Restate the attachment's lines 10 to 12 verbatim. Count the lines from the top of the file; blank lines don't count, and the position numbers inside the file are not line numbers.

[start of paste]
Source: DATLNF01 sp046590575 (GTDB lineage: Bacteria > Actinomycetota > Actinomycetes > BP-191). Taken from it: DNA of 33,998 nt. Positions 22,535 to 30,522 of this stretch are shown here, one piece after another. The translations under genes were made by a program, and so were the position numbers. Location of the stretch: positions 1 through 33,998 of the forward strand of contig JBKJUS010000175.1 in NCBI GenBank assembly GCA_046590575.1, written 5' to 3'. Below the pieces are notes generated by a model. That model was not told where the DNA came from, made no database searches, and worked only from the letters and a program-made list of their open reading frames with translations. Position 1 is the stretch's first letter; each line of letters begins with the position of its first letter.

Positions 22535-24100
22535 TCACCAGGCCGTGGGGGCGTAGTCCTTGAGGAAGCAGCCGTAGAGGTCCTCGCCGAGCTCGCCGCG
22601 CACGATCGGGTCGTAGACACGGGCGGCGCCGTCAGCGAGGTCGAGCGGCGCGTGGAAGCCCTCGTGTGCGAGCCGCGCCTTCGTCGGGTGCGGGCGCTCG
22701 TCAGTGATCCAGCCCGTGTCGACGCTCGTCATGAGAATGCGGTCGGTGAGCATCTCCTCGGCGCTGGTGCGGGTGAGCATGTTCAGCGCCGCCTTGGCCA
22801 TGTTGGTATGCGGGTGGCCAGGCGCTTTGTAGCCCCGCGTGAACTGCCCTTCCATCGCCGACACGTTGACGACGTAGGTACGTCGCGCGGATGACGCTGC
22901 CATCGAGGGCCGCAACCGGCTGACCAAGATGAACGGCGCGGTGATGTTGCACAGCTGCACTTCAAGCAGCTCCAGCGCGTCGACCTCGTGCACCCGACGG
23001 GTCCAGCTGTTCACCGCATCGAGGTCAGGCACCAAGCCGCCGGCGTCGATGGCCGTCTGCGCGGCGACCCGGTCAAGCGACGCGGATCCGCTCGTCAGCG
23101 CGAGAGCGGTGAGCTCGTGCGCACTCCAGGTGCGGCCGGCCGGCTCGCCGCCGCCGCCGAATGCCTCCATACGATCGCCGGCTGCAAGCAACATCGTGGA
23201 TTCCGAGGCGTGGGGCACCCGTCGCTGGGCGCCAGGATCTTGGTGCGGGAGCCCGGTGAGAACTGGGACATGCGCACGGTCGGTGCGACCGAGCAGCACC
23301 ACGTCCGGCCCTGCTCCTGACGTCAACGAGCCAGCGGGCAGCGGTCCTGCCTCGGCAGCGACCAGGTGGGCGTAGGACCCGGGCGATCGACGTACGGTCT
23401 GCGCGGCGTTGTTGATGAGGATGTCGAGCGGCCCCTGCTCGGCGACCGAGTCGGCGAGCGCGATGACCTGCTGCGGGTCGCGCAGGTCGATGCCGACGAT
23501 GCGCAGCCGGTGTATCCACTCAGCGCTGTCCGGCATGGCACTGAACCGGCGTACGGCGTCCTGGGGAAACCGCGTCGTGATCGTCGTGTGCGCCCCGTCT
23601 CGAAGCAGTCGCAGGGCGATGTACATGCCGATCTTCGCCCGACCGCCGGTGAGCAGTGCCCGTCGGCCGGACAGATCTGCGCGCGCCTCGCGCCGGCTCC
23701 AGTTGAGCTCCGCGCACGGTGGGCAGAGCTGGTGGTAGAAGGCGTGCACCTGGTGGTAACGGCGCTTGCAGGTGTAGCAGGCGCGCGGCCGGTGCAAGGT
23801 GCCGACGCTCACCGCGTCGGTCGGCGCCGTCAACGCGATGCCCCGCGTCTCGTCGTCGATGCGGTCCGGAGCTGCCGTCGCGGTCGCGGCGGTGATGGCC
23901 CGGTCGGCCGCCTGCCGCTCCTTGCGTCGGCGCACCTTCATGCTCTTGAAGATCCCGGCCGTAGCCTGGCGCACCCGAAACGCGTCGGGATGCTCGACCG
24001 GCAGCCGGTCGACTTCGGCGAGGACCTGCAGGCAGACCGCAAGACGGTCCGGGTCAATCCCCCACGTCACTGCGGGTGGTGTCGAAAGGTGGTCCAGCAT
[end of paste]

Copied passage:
23201 TTCCGAGGCGTGGGGCACCCGTCGCTGGGCGCCAGGATCTTGGTGCGGGAGCCCGGTGAGAACTGGGACATGCGCACGGTCGGTGCGACCGAGCAGCACC
23301 ACGTCCGGCCCTGCTCCTGACGTCAACGAGCCAGCGGGCAGCGGTCCTGCCTCGGCAGCGACCAGGTGGGCGTAGGACCCGGGCGATCGACGTACGGTCT
23401 GCGCGGCGTTGTTGATGAGGATGTCGAGCGGCCCCTGCTCGGCGACCGAGTCGGCGAGCGCGATGACCTGCTGCGGGTCGCGCAGGTCGATGCCGACGAT